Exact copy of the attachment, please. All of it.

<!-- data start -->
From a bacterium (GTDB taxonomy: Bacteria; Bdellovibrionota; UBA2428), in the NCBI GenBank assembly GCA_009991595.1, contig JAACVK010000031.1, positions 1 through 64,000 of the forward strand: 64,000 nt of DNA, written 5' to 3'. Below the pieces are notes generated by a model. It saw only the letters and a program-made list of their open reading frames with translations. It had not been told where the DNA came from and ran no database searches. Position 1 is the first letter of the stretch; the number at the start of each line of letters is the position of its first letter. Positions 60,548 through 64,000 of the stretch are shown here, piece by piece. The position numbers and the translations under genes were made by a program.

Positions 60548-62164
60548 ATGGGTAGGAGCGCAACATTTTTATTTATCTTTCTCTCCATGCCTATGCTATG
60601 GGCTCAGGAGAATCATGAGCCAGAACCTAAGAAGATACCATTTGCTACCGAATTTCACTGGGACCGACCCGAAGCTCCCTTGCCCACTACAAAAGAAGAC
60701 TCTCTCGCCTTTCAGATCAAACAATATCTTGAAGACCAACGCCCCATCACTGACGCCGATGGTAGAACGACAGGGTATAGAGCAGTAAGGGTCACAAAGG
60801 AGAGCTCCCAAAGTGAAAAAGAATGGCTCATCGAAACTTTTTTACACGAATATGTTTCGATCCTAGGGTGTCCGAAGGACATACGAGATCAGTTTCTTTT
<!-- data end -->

From a bacterium (GTDB taxonomy: Bacteria; Bdellovibrionota; UBA2428), in the NCBI GenBank assembly GCA_009991595.1, contig JAACVK010000031.1, positions 1 through 64,000 of the forward strand: 64,000 nt of DNA, written 5' to 3'. Below the pieces are notes generated by a model. It saw only the letters and a program-made list of their open reading frames with translations. It had not been told where the DNA came from and ran no database searches. Position 1 is the first letter of the stretch; the number at the start of each line of letters is the position of its first letter. Positions 60,548 through 64,000 of the stretch are shown here, piece by piece. The position numbers and the translations under genes were made by a program.

Positions 60548-62164
60548 ATGGGTAGGAGCGCAACATTTTTATTTATCTTTCTCTCCATGCCTATGCTATG
60601 GGCTCAGGAGAATCATGAGCCAGAACCTAAGAAGATACCATTTGCTACCGAATTTCACTGGGACCGACCCGAAGCTCCCTTGCCCACTACAAAAGAAGAC
60701 TCTCTCGCCTTTCAGATCAAACAATATCTTGAAGACCAACGCCCCATCACTGACGCCGATGGTAGAACGACAGGGTATAGAGCAGTAAGGGTCACAAAGG
60801 AGAGCTCCCAAAGTGAAAAAGAATGGCTCATCGAAACTTTTTTACACGAATATGTTTCGATCCTAGGGTGTCCGAAGGACATACGAGATCAGTTTCTTTT